Bandai Namco Entertainment officially revealed they’re working on a new The Idolmaster console game during a Nico Nico stream for the franchise on December 26. The game will be fully revealed at an event on January 20, 2020. The event will be streamed on Nico Nico, you can access its page here.
The Idolmaster will be celebrating its 15th anniversary in July 2020. Teasing the celebrations, these past months, two key visual and two teaser videos, included at the end of this article, were published for the occasion. The first video launched in July 2019 and retraces all Idolmaster media, including games and anime. The second trailer, which was just published by Bandai Namco on December 26, teases that the franchise is moving to a new stage and showcases some of the iconic characters from The Idolmaster, The Idolmaster Cinderella Girls, The Idolmaster Million Live!, The Idolmaster Side M, and The Idolmaster Shiny Colors.
An official site for the 15th anniversary of The Idolmaster was opened, mentioning that a collab between all Idolmaster series will come soon, along with new goods releases, new songs, new events, and concerts.
Bandai Namco launched The Idolmaster on arcade in July 2005 in Japan. The game was later ported to Xbox 360 exclusively in Japan and was pretty popular. Xbox 360 was the niche console of shmups, idol games and visual novels in Japan, a role that was never inherited by the Xbox One, as the PS Vita took it and now the Nintendo Switch nabbed it. The latest console Idolmaster game is The Idolmaster Stella Stage, which launched on PlayStation 4 in December 2017. The latest game overall is The Idolmaster Shiny Colors, which launched on PC via Enza in April 2018 and was ported to mobile in March 2019.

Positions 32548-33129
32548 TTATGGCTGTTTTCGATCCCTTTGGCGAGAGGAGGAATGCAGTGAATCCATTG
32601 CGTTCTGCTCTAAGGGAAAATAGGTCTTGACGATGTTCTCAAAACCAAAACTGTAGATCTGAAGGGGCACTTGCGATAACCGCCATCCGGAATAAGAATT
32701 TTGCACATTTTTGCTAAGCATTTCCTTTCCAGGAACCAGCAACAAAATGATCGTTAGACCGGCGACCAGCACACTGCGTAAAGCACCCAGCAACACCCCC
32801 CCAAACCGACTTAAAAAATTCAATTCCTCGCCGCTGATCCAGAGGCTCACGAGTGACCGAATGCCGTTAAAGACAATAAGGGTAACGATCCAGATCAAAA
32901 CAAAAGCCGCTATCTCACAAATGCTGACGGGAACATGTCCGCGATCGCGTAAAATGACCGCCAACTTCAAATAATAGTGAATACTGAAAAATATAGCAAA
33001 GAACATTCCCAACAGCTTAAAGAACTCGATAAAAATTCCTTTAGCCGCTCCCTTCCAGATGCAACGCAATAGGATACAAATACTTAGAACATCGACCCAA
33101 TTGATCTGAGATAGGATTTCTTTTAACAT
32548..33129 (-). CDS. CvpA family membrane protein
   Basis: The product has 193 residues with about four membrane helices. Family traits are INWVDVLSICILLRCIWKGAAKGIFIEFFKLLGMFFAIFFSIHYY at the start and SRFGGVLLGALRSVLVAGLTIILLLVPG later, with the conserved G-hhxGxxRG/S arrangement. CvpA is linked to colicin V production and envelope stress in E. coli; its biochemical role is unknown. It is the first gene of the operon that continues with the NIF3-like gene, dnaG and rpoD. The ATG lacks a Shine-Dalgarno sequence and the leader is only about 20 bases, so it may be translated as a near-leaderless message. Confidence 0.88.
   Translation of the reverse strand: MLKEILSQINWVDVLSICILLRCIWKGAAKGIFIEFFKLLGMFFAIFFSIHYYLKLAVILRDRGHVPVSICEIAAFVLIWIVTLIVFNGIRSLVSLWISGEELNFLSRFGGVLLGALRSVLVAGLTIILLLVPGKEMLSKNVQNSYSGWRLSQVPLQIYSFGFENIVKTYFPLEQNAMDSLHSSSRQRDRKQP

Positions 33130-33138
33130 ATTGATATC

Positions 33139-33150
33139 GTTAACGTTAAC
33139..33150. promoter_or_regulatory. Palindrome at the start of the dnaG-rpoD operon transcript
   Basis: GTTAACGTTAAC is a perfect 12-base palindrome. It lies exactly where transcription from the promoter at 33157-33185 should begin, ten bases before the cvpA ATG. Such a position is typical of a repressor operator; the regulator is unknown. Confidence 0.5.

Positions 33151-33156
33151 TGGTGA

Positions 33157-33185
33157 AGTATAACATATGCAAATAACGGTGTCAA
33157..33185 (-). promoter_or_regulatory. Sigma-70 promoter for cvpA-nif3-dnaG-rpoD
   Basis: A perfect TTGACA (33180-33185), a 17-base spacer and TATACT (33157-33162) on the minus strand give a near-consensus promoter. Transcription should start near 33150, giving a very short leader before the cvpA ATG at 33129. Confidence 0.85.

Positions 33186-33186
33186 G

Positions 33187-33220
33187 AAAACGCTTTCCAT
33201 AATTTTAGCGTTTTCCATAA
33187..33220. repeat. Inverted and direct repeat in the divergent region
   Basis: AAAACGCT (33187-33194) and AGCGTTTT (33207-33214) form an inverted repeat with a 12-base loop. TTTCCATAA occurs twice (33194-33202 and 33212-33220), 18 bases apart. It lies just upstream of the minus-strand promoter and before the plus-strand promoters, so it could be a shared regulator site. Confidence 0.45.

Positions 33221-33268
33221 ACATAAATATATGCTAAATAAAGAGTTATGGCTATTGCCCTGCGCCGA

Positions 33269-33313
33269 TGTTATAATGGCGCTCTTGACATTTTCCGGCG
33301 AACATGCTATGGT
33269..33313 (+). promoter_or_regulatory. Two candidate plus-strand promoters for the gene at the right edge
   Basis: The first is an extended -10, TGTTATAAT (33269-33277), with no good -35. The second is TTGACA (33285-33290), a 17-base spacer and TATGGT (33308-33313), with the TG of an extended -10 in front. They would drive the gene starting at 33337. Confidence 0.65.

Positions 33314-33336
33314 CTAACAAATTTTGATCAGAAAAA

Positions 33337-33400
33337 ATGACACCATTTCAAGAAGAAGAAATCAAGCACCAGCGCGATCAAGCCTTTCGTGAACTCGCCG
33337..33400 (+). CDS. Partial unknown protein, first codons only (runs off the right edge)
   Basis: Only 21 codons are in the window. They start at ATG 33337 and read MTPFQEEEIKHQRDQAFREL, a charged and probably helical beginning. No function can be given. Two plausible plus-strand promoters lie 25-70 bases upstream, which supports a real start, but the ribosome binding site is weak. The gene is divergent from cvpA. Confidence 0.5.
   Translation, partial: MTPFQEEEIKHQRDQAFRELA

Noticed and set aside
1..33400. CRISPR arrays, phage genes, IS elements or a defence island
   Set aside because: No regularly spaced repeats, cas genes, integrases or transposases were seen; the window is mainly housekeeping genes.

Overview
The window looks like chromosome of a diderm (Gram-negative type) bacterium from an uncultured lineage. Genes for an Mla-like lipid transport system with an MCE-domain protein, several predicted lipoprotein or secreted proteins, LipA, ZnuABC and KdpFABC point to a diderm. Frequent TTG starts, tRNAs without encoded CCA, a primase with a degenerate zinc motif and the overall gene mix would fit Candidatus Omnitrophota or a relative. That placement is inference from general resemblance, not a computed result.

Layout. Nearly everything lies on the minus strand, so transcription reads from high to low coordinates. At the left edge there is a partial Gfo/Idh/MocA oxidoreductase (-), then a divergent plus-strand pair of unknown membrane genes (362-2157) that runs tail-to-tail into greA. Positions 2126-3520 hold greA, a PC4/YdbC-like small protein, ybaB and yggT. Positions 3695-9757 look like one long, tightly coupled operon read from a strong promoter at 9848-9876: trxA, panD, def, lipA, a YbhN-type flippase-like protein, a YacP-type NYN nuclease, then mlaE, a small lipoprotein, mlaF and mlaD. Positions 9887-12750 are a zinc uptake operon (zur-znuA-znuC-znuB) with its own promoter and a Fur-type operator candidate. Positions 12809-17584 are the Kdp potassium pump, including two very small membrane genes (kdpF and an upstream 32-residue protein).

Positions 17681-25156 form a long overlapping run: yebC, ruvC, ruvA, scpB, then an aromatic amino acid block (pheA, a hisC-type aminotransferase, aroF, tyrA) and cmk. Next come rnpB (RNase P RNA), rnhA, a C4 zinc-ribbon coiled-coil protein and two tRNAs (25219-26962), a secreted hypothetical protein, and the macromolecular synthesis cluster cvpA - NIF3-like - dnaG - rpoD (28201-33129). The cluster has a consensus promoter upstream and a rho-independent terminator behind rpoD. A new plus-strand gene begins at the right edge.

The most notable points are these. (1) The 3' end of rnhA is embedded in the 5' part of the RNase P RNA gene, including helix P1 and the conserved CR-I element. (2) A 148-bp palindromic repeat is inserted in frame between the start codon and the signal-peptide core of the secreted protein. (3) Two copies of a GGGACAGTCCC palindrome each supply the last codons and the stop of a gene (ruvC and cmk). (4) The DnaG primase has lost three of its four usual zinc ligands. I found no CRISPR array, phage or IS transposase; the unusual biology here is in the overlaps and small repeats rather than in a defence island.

Personally speaking, I used to follow the franchise from afar in the past, but I’ve completely lost track of it these past years. Azusa always stayed my favorite character, and my most recent favorite character is the Shunsuke Takeuchi voiced producer in the Cinderella Girls anime. I find Idolmaster fascinating in how, along with phenomenons such as AKB48, it greatly contributed to what you could call the new idol boom in Japanese pop culture. Idols exist for decades in Japan, but starting early 2010s, many similar idol franchises popped out, like Pretty Series, Aikatsu!, Utapri or Love Live. Even Pretty Cure started regularly including singing and idol-like elements, like with the dancing animation Ending sequences. I also like The Idolmaster in how just like Pretty Series, it isn’t averse to mixing in male and female idols, unlike Love Live who panders to purity otaku. I’m eager to see what Bandai Namco has in mind for the next stage of Idolmaster in 2020, and how it might influence fictional idols culture in the future.
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